Voting like sheep?

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With polling no more than a week away, what you might wonder are the issues for a farmer and who deserves my vote.  Looking through each political party’s manifesto, there appears very little difference between the “promises and spin” of each party, except for one major item.

Labour have said that the badger cull – to stop TB spreading from badgers to cattle and ultimately to pets and humans – will cease even if it is scientifically proven to have had an effect on eradicating TB.  Unofficial early figures have indicated the cull in the pilot areas has resulted in a marked decrease in the incidences of TB, so the Labour stance seems bizarre and points to more votes being gained by pleasing the animal rights voters than the livestock farmers.

In recent times, farming appears to be financially better off with a Labour government, but this normally coincides with the country going into recession, resulting in a greater export market for our farm commodities.

The Tories have always been pro-farming, but they are also the only party to promise a referendum on Europe.  That vote could easily end our European membership and will no doubt bring turbulent times to agriculture and other businesses in the UK.  I hate the bureaucracy that evolves out of Europe, but I also know that without better farm gate prices, we would be struggling to compete with our European neighbours without the financial support that the Common Agriculture Policy bestows on us.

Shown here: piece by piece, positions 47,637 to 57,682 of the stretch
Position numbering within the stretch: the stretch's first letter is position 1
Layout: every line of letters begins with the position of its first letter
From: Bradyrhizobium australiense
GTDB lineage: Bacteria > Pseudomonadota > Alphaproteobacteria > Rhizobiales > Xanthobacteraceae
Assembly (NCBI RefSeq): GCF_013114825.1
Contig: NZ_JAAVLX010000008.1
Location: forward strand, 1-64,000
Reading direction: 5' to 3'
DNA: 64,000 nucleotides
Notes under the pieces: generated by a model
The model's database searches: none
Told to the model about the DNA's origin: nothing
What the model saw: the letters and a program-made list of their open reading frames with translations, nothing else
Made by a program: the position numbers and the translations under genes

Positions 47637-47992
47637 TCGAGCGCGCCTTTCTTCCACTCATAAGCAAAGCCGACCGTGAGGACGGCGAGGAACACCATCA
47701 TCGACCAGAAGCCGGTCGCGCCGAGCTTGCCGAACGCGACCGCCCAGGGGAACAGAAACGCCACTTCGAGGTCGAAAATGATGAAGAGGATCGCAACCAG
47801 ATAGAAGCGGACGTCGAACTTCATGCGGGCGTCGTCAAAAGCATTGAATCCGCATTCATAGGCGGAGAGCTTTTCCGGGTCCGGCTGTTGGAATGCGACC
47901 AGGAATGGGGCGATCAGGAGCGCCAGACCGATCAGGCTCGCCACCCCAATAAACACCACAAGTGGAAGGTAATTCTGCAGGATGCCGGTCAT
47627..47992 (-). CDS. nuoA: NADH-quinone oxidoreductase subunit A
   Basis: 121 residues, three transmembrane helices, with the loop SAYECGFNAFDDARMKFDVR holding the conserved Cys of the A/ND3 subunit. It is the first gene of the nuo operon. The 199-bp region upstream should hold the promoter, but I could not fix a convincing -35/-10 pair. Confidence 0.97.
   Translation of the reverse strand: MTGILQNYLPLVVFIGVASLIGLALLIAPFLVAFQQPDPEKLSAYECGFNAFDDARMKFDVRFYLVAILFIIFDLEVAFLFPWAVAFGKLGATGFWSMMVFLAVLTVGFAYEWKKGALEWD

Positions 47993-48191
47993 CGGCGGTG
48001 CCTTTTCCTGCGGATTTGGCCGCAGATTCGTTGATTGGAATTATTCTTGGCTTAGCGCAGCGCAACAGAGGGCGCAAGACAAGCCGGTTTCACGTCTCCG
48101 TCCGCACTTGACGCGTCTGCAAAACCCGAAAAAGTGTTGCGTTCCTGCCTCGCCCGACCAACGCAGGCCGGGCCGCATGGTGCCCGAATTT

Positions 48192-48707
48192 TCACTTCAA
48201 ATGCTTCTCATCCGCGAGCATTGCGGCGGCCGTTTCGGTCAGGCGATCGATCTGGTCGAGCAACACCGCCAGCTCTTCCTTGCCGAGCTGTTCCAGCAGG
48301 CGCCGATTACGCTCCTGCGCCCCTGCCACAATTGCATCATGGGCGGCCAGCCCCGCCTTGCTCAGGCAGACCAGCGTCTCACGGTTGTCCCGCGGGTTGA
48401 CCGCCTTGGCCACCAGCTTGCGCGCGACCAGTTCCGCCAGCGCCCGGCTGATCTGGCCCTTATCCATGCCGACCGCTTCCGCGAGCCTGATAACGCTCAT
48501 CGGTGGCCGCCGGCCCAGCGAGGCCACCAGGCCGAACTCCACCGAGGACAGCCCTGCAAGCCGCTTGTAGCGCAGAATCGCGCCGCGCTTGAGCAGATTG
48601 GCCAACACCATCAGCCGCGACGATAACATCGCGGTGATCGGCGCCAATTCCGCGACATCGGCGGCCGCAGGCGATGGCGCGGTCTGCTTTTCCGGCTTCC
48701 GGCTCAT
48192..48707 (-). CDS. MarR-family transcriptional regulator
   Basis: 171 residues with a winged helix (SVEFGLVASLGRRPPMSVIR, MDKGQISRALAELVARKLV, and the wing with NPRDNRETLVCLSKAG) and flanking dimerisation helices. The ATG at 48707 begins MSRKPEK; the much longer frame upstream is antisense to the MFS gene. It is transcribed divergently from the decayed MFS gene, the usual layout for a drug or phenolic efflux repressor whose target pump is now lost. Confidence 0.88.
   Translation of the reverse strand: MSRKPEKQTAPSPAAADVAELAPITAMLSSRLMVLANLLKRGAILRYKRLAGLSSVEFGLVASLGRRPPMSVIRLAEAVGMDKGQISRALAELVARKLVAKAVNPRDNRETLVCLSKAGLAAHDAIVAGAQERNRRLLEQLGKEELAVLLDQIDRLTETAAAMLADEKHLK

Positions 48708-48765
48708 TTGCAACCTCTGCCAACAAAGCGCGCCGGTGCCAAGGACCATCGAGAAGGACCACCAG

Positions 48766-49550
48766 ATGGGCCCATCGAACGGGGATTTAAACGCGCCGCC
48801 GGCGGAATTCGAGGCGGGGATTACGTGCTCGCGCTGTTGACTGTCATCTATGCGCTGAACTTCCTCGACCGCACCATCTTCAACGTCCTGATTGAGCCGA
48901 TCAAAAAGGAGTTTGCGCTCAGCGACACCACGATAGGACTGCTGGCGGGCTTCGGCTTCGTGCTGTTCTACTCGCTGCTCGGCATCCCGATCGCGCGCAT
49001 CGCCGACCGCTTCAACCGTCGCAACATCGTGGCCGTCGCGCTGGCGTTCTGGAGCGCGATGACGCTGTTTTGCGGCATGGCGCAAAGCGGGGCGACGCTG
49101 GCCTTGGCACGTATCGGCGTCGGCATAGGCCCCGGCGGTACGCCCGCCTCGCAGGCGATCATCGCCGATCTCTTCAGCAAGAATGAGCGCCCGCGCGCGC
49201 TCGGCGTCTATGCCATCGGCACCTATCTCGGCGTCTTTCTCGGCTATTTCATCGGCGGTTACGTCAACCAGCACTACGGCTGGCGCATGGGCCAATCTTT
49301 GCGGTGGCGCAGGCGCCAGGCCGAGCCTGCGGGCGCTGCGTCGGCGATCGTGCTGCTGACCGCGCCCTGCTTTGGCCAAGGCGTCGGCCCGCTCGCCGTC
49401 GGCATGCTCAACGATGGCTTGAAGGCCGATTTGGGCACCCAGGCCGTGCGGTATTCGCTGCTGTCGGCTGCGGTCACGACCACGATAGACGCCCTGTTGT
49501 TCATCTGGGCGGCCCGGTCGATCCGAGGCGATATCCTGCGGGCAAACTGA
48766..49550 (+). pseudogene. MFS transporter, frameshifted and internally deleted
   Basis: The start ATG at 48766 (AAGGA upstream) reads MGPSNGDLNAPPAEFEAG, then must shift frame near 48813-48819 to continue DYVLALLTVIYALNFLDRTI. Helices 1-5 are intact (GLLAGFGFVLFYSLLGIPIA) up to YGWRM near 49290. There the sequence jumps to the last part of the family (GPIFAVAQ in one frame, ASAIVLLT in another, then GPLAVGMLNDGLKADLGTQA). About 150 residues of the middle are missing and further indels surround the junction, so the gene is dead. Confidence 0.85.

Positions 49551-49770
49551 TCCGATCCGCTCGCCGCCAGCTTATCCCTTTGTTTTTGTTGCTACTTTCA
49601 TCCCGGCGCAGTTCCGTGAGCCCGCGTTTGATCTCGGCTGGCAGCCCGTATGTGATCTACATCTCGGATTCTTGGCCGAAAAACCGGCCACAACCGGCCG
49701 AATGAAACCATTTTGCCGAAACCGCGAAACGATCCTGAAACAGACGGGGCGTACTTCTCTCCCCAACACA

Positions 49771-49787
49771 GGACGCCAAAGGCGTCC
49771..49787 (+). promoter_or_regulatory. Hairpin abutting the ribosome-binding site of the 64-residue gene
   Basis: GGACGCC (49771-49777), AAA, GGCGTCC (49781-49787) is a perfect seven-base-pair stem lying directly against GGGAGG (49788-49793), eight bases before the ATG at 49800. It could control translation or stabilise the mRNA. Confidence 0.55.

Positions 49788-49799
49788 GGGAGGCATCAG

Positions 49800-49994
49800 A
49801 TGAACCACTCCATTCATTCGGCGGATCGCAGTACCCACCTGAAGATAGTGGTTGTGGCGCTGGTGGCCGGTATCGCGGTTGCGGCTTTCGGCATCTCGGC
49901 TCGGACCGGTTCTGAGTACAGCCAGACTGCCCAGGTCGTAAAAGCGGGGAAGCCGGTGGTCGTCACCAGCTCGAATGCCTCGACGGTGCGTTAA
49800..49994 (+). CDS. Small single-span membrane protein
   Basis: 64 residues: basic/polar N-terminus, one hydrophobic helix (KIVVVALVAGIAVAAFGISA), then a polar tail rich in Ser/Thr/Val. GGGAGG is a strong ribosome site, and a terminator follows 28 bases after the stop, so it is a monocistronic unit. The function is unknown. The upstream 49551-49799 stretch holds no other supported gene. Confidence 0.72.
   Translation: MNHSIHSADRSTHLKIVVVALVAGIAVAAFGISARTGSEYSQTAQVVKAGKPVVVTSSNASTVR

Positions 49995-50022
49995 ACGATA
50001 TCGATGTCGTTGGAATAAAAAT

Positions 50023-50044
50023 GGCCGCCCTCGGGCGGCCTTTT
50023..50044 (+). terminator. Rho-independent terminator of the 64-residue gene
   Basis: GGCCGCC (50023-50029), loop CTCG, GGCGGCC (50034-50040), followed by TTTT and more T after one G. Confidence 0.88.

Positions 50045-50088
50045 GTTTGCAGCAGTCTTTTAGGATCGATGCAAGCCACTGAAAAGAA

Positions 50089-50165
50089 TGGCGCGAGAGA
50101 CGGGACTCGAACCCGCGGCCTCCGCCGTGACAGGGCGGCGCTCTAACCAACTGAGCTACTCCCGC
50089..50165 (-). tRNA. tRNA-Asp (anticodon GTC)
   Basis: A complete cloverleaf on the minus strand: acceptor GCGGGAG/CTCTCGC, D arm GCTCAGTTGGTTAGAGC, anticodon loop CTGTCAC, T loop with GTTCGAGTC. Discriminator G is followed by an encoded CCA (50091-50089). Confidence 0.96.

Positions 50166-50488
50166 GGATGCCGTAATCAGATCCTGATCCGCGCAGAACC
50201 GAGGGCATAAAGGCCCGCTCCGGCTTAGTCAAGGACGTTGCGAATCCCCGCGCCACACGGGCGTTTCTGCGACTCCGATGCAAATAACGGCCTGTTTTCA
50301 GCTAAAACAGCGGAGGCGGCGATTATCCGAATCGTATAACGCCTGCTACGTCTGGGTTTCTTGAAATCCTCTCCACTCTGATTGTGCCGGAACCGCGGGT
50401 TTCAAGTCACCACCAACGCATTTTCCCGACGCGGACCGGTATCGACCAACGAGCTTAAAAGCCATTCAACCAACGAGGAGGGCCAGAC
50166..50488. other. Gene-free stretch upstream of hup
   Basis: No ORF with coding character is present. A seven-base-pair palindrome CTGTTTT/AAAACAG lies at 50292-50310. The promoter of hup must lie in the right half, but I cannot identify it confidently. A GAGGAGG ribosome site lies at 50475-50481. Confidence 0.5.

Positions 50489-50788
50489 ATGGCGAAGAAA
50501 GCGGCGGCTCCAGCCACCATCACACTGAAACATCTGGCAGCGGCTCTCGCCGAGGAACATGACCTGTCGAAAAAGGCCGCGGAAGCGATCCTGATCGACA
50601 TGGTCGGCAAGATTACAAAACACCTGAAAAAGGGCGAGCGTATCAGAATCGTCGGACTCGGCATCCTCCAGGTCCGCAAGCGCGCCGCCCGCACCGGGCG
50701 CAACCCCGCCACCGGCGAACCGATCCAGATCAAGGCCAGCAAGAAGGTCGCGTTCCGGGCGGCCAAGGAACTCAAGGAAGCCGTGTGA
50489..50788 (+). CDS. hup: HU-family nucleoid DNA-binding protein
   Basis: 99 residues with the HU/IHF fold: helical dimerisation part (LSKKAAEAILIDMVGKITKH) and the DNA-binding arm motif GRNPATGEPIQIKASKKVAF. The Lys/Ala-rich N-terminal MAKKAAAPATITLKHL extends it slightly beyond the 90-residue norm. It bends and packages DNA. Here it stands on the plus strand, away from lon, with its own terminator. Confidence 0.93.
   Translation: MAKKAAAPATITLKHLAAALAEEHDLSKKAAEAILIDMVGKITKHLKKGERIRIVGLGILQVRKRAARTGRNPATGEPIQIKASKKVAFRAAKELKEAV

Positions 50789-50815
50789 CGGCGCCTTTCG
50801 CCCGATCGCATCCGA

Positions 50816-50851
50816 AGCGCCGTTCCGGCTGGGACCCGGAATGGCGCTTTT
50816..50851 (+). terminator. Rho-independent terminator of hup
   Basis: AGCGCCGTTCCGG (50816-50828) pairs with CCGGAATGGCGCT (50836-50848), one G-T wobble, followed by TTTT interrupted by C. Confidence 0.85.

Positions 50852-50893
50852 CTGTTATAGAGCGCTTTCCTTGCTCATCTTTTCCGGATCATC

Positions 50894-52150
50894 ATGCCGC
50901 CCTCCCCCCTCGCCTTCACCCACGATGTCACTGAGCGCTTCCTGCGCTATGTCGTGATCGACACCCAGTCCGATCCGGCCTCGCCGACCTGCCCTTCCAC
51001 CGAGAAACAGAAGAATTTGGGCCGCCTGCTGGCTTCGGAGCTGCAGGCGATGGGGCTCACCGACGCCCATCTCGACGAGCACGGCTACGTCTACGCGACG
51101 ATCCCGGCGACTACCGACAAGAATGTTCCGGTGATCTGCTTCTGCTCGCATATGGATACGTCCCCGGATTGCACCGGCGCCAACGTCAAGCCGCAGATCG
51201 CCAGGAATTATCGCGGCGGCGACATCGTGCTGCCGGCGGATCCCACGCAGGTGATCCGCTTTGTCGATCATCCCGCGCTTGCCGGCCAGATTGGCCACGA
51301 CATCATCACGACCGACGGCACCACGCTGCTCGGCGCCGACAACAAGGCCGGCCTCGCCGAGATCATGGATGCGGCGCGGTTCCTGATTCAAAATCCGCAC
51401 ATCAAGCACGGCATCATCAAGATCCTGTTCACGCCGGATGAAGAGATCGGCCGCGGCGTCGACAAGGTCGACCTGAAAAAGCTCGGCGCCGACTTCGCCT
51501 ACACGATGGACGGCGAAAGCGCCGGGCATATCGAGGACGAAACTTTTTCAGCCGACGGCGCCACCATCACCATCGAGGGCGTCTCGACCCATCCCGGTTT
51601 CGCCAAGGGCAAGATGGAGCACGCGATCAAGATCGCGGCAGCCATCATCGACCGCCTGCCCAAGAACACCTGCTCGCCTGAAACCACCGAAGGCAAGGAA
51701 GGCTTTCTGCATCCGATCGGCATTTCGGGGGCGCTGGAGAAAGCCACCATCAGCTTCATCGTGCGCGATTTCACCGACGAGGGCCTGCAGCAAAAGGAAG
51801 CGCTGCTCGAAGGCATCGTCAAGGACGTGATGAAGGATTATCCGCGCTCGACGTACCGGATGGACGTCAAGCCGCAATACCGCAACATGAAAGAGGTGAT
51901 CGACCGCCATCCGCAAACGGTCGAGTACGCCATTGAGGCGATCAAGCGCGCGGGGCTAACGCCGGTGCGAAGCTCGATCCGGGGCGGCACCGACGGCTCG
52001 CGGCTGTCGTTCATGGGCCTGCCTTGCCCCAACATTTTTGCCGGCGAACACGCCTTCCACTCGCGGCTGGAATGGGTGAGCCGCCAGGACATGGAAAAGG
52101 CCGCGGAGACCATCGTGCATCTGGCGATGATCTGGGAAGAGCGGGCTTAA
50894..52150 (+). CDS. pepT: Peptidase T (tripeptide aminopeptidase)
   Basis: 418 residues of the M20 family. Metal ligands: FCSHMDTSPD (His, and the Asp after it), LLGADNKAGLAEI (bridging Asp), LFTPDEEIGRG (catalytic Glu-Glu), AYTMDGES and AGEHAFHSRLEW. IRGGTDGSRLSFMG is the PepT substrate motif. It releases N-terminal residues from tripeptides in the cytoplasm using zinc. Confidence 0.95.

So do I vote for a party that are non agriculture friendly but will make my bank balance healthier, or a party that will continue to have Great Britain’s best interest at heart and hopefully long term will build a better future for everyone that is prepared to work?

In reality my one vote won’t make much of a difference and the important events in my life will still be there regardless of who will be at Number 10.  At this precise moment I would be quite happy to give my vote to any party who could get BT to restore this area’s phone and broadband service that has been out of action for nearly two months!

I think whichever way the vote goes, we have two great candidates in Amber Rudd and Sarah Owen who have the best interests of Rye at heart.  So whoever wins the day on May 7, hopefully they will remember that you need a doctor, dentist, lawyer or banker on a few occasions each year, but you need a farmer for three meals every day and without that food all other problems become insignificant.

Simon Wright is a livestock farmer at East Guldeford where he and his wife Anne run holiday cottages. Visit their website here